If you grew up or were educated in an American English environment, this spelling feels more natural to you. On the other hand, if you have a background in British English or have been exposed to British spelling, you likely prefer “totalled” with two “l’s.”

This follows the rule of doubling the consonant when adding “-ed” to words that end in a consonant preceded by a short vowel sound. If you’ve read British English literature or been educated in Britain, this spelling feels more familiar. It’s important to note that personal preference can also be influenced by your own writing style and what you think looks or sounds better.

Your writing style, including things like rhythm and flow, can shape your preferences. The context in which you use the word can also influence your preference. For example, if you often write about vehicle accidents or insurance claims, you might prefer “totaled” because it’s commonly used in that specific context.

Ultimately, everyone has their own preference when it comes to spelling “totaled” and “totalled.” We should respect and acknowledge these preferences while also considering regional conventions and the context in which the word is used.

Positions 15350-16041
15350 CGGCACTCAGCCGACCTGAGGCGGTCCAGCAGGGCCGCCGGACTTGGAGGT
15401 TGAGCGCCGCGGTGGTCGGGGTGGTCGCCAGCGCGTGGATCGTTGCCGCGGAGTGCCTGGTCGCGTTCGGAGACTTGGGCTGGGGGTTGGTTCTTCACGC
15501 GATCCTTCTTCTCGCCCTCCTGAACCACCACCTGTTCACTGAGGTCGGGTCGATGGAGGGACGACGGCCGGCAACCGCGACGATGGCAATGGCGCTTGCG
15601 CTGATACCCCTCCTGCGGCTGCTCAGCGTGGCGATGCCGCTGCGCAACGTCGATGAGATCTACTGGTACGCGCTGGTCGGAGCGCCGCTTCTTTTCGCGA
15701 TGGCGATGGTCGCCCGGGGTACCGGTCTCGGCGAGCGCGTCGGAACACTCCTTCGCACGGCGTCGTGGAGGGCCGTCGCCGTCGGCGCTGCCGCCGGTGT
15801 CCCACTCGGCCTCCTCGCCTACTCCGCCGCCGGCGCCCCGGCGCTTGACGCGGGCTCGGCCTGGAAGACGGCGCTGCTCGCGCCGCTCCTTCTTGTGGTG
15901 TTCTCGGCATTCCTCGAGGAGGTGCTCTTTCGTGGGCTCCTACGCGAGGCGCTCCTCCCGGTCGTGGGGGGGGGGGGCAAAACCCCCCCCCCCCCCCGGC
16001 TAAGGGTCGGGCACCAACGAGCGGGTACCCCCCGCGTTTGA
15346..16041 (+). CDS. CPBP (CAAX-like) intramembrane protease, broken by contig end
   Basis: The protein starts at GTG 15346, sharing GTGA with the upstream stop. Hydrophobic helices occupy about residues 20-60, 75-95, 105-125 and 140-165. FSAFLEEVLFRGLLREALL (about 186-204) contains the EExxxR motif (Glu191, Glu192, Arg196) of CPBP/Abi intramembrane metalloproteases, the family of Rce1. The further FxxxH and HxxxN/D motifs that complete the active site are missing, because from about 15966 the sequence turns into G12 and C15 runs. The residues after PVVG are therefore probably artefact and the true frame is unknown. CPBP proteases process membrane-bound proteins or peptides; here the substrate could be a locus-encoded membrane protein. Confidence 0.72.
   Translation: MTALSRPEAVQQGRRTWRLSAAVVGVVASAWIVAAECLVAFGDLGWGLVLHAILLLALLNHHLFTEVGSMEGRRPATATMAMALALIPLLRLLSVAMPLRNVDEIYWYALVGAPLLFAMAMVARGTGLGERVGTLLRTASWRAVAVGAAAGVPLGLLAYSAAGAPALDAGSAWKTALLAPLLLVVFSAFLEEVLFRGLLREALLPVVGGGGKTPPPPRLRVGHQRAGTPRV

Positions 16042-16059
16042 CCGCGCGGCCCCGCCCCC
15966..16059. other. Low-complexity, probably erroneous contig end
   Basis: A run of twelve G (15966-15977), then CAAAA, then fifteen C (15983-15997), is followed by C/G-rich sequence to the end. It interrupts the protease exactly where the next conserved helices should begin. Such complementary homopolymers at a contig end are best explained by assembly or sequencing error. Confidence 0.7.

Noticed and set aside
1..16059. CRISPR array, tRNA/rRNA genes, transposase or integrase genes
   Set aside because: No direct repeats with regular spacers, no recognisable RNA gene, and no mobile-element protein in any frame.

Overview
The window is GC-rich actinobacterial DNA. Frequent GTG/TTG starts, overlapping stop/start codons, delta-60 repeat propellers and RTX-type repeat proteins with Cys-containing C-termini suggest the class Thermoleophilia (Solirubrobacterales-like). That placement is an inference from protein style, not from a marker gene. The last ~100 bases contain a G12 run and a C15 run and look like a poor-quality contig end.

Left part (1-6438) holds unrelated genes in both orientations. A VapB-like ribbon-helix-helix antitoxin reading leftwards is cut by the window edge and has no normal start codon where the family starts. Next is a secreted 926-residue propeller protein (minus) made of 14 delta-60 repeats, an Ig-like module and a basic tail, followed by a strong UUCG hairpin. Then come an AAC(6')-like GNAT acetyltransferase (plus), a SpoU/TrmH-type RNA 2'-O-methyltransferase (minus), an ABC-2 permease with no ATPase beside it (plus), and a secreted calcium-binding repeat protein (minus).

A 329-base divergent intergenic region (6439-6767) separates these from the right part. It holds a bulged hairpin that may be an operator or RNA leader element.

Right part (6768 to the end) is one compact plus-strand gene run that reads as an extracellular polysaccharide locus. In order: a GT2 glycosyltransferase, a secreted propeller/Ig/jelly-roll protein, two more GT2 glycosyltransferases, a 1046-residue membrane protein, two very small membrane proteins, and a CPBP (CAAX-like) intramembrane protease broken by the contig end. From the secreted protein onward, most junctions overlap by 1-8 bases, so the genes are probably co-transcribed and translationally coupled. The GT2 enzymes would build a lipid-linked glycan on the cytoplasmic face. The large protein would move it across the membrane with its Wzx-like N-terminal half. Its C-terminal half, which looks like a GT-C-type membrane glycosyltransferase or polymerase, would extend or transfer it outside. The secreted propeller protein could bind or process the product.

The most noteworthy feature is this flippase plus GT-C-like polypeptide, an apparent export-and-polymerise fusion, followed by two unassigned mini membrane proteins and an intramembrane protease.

Conclusion:

While “totalled” and “totaled” can be used interchangeably, knowing their small differences can help writers pick the right word based on the situation and who they’re talking to. Whether it’s the British way or the American way, both words mean calculating a total or talking about complete destruction.

Leave a Reply

Your email address will not be published. Required fields are marked *

Omid Naeemi close up image with an orange background

Hi there, welcome to my website! I’m Omid and now you are reading the text of a passionate teacher. I’ve been teaching the English language for about 12 years while applying different updated methods of teaching. It’s my absolute pleasure that you are visiting my website. Here we go with the hope of improving your English language capabilities using various methods. Let’s learn English together here.